Alcohol leaves its mark on youngsters’ DNA
According to World Health Organization data, alcohol is responsible for 2.5 million deaths a year worldwide and youngsters between the ages of 19 and 25 account for 320,000 of them
The study analyzed the effect of weekend alcohol consumption on the lipids comprising cell membrane and its genetic material, i.e. DNA.
Until now, the damage to the packaging of nuclear material in the early stages of alcohol abuse has never been documented, researchers said. The idea of studying the oxidative effect of weekend alcohol consumption came about when the researcher Adela Rendon was lecturing in Clinical Biochemistry at the National Polytechnic Institute in Mexico.
Many of the students turning up for class on Monday morning displayed a lack of attention and general malaise due to having drunk alcohol over the weekend. The students were divided into two groups: the control group made up of the students who did not drink alcohol and the study group of those who drank at weekends.
The age of the students ranged between 18 and 23 and the average consumption of alcohol was 118g, a litre and a half of beer, for example.
The activity of the alcohol enzyme dehydrogenase, responsible for metabolizing ethanol into acetaldehyde, acetoacetate and acetone was measured. “We saw that the ones who drank sustained twice as much oxidative damage compared with the group that did not consume alcohol,” researchers said.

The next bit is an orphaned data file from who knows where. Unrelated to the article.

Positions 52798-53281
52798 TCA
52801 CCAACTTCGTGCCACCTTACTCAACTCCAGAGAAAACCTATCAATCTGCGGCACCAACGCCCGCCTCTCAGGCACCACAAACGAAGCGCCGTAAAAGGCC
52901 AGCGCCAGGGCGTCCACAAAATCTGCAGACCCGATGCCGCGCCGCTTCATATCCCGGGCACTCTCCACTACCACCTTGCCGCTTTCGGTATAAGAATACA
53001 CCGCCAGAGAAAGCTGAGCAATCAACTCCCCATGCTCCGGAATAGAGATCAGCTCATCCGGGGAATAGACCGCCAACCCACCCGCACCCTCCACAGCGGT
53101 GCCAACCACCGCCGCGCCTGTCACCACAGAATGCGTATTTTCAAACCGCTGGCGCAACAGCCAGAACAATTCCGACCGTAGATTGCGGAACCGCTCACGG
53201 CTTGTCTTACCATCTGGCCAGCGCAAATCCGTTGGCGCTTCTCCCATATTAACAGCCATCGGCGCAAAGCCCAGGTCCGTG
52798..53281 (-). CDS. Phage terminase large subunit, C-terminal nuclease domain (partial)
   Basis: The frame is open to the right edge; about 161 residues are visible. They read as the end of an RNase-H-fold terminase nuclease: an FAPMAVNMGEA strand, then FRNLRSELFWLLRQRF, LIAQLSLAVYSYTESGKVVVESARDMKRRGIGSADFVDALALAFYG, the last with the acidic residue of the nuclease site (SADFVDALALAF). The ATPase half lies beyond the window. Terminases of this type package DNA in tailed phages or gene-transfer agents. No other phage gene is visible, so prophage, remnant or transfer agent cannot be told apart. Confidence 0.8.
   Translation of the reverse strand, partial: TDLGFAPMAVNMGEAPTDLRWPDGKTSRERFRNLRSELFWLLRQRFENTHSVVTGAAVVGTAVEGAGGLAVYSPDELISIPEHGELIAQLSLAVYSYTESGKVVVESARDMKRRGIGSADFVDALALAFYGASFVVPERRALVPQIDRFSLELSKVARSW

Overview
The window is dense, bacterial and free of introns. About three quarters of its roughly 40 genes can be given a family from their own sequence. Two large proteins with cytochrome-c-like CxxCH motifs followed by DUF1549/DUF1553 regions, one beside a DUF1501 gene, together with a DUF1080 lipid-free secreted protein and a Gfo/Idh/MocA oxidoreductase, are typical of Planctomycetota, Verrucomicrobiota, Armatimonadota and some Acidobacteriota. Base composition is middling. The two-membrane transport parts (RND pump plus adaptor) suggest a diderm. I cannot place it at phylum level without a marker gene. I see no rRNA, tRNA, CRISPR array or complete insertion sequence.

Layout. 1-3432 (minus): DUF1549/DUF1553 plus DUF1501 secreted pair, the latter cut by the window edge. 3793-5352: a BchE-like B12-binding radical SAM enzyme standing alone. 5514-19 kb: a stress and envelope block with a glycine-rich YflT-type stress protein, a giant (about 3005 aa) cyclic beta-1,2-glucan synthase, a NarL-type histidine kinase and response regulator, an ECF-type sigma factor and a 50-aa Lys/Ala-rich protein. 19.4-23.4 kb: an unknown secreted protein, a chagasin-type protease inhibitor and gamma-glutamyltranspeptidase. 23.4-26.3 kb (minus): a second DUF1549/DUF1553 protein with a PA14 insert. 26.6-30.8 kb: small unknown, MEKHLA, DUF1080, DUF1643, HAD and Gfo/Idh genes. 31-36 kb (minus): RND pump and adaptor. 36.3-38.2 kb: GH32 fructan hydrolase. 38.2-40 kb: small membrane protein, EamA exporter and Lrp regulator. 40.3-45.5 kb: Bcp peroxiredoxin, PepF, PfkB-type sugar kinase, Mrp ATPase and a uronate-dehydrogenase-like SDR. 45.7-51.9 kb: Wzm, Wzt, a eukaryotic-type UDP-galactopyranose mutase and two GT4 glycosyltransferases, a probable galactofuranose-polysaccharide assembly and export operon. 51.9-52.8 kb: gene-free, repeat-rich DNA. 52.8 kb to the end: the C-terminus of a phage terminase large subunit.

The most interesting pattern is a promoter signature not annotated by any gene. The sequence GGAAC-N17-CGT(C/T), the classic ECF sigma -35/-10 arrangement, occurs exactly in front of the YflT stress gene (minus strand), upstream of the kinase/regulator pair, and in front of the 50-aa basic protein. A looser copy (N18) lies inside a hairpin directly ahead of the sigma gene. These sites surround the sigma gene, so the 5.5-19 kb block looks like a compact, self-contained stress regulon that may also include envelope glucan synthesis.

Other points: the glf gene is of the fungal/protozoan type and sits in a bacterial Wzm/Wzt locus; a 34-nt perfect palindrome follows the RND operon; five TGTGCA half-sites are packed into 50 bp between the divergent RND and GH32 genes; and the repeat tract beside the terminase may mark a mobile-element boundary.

They decided to continue with a test to assess whether the DNA was also affected. They extracted the nucleus of the lymphocytic cells in the blood and subjected it to electrophoresis.
“The interesting thing is that if the chromatin is not properly compacted, if the DNA has been damaged, it leaves a halo in the electrophoresis,” which is called, “the comet tail,” said Rendon.
The chromatin of the exposed group left a small halo, greater than that of the control group. The results revealed damage in 8 per cent of the cells in the control group and 44 per cent in the exposed group, meaning the exposed group had 5.3 times more damaged cells. To be able to confirm the existence of considerable damage to the DNA, the comet tail must exceed 20 nm, and that was not the case. “Fortunately but the fact is, there should not have been any damage at all because they had not been consuming alcohol for very long, they had not been exposed in a chronic way,” Rendon said.
According to World Health Organization data, alcohol is responsible for 2.5 million deaths a year worldwide and youngsters between the ages of 19 and 25 account for 320,000 of them, researchers said. The study was published in the journal Alcohol.